National Association Reports
    Food advertising in prime-times for children: the French Association of Nutritionist Dietitians (AFDN) with 21 medical societies of experts and specialists move to regulate!
    Vol. 17 Issue 2
    Country: France
    Obesity has doubled in 20 years in the industrial nations. 17 % of the adults and 3 to 4 % of the children in France are obese.

    As measures for a national plan to fight obesity are going to be announced by the President of the Republic, 22 societies of medical experts and specialists including the French Association of Nutritionist Dietitians (AFDN) drafted a press release asking that the food advertising in prime-time television for children should be regulated.
    This communiqué is a reminder of the charter that France as well as most of the European countries had signed in 2006, on fighting obesity.

    This charter stipulates "that the impact on the objectives of public health should be a priority consideration during the elaboration of the economic policies" and "that the measures have to be articulated around the main concerned domain of activity, for example production, marketing and information on products, ......".

    Mrs Kelly, member of High Council of Media sector and journalist of Le Monde (first French newspaper) on 17 February 2010 said “If the abolition of food advertising during children’s programs is an effective instrument to fight obesity, its economic consequences would on the other hand impact our sub-financed media sector".

    This however is not the scientists’ point of view.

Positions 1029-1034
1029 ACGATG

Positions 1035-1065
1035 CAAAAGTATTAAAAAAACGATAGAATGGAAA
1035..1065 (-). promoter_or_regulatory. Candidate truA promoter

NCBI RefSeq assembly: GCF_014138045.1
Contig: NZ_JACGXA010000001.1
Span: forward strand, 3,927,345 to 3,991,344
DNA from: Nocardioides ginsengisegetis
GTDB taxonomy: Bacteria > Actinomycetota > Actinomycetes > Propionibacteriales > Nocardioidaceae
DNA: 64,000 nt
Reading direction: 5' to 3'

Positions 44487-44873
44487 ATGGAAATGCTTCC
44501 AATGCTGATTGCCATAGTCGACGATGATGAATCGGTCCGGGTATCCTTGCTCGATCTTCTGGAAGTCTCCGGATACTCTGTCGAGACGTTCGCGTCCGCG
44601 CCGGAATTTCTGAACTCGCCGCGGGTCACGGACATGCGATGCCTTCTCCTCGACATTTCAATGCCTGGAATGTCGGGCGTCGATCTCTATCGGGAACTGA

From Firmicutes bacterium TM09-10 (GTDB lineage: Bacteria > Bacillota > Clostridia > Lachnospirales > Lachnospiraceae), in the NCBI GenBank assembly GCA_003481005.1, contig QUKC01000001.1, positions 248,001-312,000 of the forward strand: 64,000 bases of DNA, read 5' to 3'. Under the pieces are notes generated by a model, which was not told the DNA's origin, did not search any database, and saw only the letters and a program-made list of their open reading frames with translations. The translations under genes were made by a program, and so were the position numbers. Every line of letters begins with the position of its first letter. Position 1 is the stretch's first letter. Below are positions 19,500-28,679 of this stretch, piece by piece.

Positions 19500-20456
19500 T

A report (1) by the International Obesity Task Force (IOTF), structure in charge of policies of the International Association for the study of Obesity, consisting of 10000 scientists and obesity specialists from 55 countries, underlines that the great majority of food advertisements presented during programs for children, encourages the consumption of high density energy food and drinks.

    These foods are reprehensible on no account in themselves but their excessive consumption can eventually raise health problems.

    AFDN and the scientific societies support this report by specifying that the regulation of advertising in prime-times for children is a measure of coherence with multiple actions to facilitate good eating habits and hygiene of life favorable to health and to reduce behavior towards nutritional risk.

    The aim is to prevent the promotion of food which can contribute to an excess consumption of sugar, or fat or salt. This is a recommendation of public health known in all the countries of the world and believed in France by the PNNS (2).

    AFDN stresses upon being active in fighting obesity and so joined this press release.

    (1) The challenge of obesity in the WHO European region and the strategies for response : summary. F. Branca,H.Nikogosian and T. Lobstein, 2006
    (2) Plan National Nutrition Santé: National Health Nutrition Plan